Shouting Matches Between Nincompoops

Go back fifty years or so, and you can find news that was, to some extent, actually news: you know, more or less factual answers to the classic journalistic questions: what, who, when, where, and how. I’m not sure exactly when the change happened, but at some point the news became entertainment. Not funny entertainment, mind you, but something aimed less at informing and more at arousing people, especially by stimulating their fears, keeping them in a state of constant apprehension, and confirming people’s ideological beliefs and cementing their allegiance with one political team or another.

Discussions of current events became shouting matches between sets of nincompoops who could speak of political trivia, but had no understanding of anything truly important in social, political, and economic affairs. Along the way, truth — even a clear understanding of how truth differs from falsehood or from one’s sentiments or wishful thinking — fell completely out of favor. It is now no longer “a thing,” as the lingo goes.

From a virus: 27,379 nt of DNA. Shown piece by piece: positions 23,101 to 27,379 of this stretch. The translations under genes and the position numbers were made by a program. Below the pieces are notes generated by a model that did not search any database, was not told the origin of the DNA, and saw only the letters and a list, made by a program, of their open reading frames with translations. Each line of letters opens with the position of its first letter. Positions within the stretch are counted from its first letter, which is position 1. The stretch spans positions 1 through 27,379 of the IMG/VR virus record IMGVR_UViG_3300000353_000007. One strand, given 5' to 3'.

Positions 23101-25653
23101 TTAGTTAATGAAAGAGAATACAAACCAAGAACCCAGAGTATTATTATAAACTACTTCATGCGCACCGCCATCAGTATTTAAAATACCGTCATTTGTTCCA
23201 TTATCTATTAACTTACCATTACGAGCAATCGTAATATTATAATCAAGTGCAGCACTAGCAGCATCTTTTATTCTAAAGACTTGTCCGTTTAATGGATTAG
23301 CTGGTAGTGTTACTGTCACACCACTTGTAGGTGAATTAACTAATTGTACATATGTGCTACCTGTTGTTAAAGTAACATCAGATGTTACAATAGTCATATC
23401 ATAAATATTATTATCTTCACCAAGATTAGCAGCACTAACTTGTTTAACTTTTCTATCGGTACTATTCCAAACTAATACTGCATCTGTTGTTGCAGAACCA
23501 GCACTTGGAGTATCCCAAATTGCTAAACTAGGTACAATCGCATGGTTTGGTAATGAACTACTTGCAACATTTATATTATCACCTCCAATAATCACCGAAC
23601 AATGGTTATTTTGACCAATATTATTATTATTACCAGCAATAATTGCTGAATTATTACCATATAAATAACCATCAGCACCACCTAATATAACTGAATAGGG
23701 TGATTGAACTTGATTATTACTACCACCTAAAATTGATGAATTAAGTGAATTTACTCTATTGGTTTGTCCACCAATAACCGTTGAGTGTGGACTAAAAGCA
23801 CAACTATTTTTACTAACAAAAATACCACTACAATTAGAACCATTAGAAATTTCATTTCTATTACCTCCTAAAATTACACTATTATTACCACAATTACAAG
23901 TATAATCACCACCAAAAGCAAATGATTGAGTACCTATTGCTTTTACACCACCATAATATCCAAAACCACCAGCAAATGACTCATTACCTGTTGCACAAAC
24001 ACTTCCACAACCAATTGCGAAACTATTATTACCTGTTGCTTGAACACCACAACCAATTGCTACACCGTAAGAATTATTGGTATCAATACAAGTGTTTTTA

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Robert Higgs is Senior Fellow in Political Economy at the Independent Institute and Editor at Large of the Institute’s quarterly journal The Independent Review. He received his Ph.D. in economics from Johns Hopkins University, and he has taught at the University of Washington, Lafayette College, Seattle University, the University of Economics, Prague, and George Mason University. He has been a visiting scholar at Oxford University and Stanford University, and a fellow at the Hoover Institution and the National Science Foundation.

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